If an ounce of prevention is worth a pound of cure, a new technology developed by the Department of Homeland Security might have been worth its weight in gold during Hurricane Sandy.
That technology is a gigantic inflatable plug that might have prevented the massive flooding of New York City's subway system caused by the storm. In simulations, the plugs--originally developed to combat terrorist attacks and now being evaluated at West Virginia University--have proven to be effective at limiting flooding in tunnels.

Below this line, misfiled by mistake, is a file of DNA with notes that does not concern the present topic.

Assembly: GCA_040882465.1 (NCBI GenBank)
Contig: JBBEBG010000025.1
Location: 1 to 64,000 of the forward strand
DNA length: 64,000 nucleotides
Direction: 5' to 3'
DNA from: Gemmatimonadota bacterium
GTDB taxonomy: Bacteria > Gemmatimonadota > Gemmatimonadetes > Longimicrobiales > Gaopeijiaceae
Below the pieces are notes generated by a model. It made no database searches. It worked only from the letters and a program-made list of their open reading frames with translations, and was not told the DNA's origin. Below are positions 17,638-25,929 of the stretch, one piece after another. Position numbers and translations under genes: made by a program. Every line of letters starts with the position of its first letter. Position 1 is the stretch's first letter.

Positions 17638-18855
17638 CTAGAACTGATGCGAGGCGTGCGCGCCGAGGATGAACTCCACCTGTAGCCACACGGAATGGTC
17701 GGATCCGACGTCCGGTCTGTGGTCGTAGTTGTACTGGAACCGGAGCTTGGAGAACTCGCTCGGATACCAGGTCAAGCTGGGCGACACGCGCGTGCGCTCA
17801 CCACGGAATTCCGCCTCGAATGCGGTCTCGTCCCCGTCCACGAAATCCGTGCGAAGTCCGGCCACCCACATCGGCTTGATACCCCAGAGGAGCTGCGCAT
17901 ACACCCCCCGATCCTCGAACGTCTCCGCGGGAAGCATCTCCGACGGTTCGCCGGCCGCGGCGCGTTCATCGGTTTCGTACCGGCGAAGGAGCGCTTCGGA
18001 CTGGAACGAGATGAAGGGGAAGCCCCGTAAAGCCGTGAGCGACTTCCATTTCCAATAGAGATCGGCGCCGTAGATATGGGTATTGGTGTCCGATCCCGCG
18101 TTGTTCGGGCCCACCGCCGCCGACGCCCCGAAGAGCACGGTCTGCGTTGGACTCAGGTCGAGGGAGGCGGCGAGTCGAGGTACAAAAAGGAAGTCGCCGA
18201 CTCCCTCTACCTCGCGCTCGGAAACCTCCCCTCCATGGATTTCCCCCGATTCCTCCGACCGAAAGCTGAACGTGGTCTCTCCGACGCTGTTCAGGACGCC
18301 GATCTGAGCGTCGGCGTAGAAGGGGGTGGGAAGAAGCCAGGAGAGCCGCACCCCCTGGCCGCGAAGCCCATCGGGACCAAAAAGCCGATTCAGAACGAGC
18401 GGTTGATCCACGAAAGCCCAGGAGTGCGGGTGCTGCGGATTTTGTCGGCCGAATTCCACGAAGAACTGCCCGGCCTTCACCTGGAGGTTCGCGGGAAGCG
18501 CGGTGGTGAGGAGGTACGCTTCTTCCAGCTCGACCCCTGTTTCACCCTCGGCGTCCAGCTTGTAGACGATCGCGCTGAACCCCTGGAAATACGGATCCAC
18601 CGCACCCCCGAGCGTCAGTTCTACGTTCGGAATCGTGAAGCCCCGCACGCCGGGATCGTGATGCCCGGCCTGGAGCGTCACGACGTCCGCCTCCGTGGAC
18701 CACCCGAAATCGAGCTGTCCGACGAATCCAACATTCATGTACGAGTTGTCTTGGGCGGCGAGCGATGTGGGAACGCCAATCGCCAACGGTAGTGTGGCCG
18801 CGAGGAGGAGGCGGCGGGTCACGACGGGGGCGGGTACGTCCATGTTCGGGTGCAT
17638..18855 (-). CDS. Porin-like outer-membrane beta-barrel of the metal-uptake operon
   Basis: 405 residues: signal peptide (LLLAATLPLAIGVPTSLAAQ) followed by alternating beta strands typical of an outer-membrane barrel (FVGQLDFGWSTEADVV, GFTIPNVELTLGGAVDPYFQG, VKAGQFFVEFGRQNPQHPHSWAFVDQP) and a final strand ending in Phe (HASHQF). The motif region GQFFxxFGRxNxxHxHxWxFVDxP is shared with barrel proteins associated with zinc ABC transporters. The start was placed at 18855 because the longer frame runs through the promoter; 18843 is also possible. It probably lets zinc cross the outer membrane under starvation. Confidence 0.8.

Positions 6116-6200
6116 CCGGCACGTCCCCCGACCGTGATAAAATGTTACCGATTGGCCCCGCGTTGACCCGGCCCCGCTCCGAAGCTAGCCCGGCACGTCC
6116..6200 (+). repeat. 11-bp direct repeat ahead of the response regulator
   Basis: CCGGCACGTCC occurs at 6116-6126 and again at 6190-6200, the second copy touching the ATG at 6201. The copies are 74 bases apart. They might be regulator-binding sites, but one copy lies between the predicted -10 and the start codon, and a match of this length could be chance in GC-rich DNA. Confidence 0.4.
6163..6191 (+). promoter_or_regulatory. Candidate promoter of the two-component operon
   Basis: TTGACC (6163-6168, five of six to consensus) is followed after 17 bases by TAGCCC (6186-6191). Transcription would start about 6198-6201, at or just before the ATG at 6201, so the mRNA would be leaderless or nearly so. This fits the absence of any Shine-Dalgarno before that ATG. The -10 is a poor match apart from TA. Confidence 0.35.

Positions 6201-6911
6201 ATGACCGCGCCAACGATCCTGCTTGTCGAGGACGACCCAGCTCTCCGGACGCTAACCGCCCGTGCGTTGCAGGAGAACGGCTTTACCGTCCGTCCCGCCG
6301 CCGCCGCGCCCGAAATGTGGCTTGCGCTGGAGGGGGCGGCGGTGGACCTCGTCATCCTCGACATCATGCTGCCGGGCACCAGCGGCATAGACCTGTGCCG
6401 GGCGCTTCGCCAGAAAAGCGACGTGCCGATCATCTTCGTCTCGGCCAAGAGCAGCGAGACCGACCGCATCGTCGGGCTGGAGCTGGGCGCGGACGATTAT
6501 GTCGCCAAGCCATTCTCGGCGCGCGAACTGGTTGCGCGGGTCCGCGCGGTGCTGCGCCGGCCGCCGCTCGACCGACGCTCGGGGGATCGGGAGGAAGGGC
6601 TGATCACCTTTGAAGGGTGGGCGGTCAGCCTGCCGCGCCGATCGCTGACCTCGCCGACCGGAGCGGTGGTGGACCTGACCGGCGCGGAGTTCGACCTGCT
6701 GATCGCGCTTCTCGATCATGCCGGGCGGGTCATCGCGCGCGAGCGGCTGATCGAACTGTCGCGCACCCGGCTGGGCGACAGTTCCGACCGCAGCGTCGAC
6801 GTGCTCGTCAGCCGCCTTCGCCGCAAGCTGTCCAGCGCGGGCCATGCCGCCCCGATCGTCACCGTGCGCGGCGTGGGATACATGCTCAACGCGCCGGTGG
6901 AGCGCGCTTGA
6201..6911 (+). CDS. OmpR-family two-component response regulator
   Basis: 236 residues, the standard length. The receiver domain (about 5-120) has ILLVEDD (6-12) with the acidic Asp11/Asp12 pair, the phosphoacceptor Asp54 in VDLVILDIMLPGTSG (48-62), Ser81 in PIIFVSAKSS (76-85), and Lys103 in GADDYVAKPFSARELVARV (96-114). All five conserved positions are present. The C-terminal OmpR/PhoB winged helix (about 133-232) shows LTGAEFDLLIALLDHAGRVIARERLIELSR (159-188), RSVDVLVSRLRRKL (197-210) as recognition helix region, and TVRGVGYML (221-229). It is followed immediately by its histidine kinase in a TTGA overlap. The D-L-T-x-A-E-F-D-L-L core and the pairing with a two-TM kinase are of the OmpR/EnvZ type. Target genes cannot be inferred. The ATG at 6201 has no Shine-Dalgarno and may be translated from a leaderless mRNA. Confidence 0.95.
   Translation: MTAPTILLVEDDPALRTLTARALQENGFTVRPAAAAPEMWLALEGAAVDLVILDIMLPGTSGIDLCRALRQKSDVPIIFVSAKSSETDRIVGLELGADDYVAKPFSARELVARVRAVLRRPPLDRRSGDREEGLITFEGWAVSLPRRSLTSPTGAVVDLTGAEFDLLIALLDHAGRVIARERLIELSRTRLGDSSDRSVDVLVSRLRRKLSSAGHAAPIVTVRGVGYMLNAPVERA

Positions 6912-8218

Developed as part of the "Resilient Tunnel Project," the plugs are actually enormous balloon-like capsules, according to a department press release. When filled with air or 35,000 gallons of water, the plugs measure 32 feet by 16 feet. Unfilled, they take up little space and can be stashed throughout tunnels, waiting to be inflated remotely at a moment's notice.
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